Donors 'dismayed' at idea they want to keep Syrians in Lebanon

Over a million refugees from Syria currently reside in Lebanon.

June 14, 2018 16:26
1 minute read.
Donors 'dismayed' at idea they want to keep Syrians in Lebanon

A Syrian refugee boy walks at a refugee camp in Zahrani town, southern Lebanon June 13, 2018.. (photo credit: ALI HASHISHO/REUTERS)


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BEIRUT - The international community is "dismayed by repeated false accusations" that it is working to settle Syrian refugees in Lebanon, Germany's ambassador in Beirut, Martin Huth, said on Thursday.

Lebanese caretaker foreign minister Gebran Bassil has accused the U.N. refugee agency UNHCR and the international community of preventing Syrian refugees returning home from Lebanon.

Huth said in an emailed statement to Reuters that the international community was "fully aware of the heavy burden Lebanon is bearing" through hosting more than a million refugees.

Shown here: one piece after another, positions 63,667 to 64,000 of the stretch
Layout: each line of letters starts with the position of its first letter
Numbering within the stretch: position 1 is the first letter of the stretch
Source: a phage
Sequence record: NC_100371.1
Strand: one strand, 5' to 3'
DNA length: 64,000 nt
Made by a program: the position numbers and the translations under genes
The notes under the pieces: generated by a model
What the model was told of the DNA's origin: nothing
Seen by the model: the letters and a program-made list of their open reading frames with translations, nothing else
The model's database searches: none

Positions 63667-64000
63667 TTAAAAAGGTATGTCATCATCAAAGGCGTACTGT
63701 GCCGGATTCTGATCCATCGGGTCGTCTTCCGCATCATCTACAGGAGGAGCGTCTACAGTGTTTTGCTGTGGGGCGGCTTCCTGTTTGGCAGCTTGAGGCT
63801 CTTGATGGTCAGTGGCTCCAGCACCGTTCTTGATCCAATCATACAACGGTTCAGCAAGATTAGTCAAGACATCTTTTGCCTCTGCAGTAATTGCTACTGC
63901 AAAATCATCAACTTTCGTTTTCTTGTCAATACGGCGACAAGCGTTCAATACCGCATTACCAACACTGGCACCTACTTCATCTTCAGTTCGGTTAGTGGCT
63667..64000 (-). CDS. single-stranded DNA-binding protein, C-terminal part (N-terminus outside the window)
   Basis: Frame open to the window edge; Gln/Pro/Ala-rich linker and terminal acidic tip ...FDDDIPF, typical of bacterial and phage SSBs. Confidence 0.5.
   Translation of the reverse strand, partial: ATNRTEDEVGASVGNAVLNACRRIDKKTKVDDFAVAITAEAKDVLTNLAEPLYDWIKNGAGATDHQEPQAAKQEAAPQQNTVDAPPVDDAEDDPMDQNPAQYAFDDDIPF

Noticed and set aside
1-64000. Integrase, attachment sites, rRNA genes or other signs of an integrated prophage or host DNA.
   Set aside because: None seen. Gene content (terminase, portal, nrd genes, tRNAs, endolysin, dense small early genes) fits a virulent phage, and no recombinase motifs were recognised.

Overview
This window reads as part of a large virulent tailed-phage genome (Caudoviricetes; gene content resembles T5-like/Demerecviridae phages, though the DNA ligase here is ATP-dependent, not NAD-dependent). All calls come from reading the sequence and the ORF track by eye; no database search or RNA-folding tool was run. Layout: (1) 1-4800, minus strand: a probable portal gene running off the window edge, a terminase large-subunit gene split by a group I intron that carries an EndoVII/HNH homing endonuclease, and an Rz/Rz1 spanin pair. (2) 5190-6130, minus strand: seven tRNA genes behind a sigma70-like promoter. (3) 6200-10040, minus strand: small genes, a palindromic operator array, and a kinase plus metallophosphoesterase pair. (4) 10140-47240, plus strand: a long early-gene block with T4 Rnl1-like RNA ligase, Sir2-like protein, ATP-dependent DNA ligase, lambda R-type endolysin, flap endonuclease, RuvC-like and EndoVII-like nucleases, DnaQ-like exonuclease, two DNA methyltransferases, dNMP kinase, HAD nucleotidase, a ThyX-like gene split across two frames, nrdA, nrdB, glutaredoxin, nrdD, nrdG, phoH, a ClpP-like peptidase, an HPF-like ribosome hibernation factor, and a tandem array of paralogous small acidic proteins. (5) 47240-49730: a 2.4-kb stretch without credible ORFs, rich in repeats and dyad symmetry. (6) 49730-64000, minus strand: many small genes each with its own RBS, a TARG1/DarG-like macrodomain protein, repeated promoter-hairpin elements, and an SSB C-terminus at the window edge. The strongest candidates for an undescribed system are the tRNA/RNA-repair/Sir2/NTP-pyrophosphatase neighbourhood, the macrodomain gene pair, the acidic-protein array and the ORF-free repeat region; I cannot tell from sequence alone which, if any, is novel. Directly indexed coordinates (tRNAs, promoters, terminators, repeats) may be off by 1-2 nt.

"Many of us are doing all we can to alleviate the situation," he added, citing assistance and commitments made to Lebanon through international donor conferences and U.N. agencies.

He said the international community and the United Nations were "fully committed to an eventual return of refugees to Syria."

"At the same time, and while we do not oppose voluntary returns to Syria, conditions in that country, in our view, do not allow for a general and comprehensive return of refugees at this time."

In April, Lebanese President Michel Aoun said statements from the international community pointed "to a disguised settlement (of refugees in Lebanon) that contradicts our constitution and sovereignty."

Last week Bassil announced a freeze on applications for residency permits by UNHCR staff members in Lebanon.

As Syrian forces and their allies retake more territory, Aoun and other politicians have increasingly called for refugees to go back to areas where fighting is over before a deal is reached to end the war. The international view is that it would not be safe for them to return yet.

Aoun said on Thursday that refugees in Lebanon could begin a phased return to areas of Syria that have become safe, and that this should happen before a political solution is reached for the conflict.

"Lebanon considers that a return has become possible in stages to areas that have become safe and stable in Syria, which is five times the size of Lebanon. Most displaced people in Lebanon are from these areas which have become secure," Aoun said on his Twitter page, in remarks to the ambassadors from the countries in the International Support Group for Lebanon.

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